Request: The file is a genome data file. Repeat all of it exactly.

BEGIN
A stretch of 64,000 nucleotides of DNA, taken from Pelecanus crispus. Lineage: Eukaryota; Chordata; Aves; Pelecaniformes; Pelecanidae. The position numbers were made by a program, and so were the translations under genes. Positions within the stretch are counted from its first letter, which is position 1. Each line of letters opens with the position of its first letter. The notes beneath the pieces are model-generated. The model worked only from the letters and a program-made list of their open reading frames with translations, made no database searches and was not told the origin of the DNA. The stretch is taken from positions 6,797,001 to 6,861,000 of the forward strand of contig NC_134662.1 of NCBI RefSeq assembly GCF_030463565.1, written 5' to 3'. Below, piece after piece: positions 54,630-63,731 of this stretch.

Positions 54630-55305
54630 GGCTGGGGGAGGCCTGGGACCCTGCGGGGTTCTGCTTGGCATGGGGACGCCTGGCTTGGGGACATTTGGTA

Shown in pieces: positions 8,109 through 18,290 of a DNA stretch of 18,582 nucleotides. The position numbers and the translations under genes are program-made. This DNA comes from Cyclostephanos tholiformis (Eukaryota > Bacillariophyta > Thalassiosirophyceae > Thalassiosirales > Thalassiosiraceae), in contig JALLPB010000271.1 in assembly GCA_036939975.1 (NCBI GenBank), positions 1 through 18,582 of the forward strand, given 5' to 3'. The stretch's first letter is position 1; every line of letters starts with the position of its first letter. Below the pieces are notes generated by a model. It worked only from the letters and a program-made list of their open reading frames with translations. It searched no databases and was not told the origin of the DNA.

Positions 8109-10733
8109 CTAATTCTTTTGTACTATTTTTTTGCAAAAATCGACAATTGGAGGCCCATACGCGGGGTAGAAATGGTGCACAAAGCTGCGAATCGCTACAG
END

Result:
A stretch of 64,000 nucleotides of DNA, taken from Pelecanus crispus. Lineage: Eukaryota; Chordata; Aves; Pelecaniformes; Pelecanidae. The position numbers were made by a program, and so were the translations under genes. Positions within the stretch are counted from its first letter, which is position 1. Each line of letters opens with the position of its first letter. The notes beneath the pieces are model-generated. The model worked only from the letters and a program-made list of their open reading frames with translations, made no database searches and was not told the origin of the DNA. The stretch is taken from positions 6,797,001 to 6,861,000 of the forward strand of contig NC_134662.1 of NCBI RefSeq assembly GCF_030463565.1, written 5' to 3'. Below, piece after piece: positions 54,630-63,731 of this stretch.

Positions 54630-55305
54630 GGCTGGGGGAGGCCTGGGACCCTGCGGGGTTCTGCTTGGCATGGGGACGCCTGGCTTGGGGACATTTGGTA

Shown in pieces: positions 8,109 through 18,290 of a DNA stretch of 18,582 nucleotides. The position numbers and the translations under genes are program-made. This DNA comes from Cyclostephanos tholiformis (Eukaryota > Bacillariophyta > Thalassiosirophyceae > Thalassiosirales > Thalassiosiraceae), in contig JALLPB010000271.1 in assembly GCA_036939975.1 (NCBI GenBank), positions 1 through 18,582 of the forward strand, given 5' to 3'. The stretch's first letter is position 1; every line of letters starts with the position of its first letter. Below the pieces are notes generated by a model. It worked only from the letters and a program-made list of their open reading frames with translations. It searched no databases and was not told the origin of the DNA.

Positions 8109-10733
8109 CTAATTCTTTTGTACTATTTTTTTGCAAAAATCGACAATTGGAGGCCCATACGCGGGGTAGAAATGGTGCACAAAGCTGCGAATCGCTACAG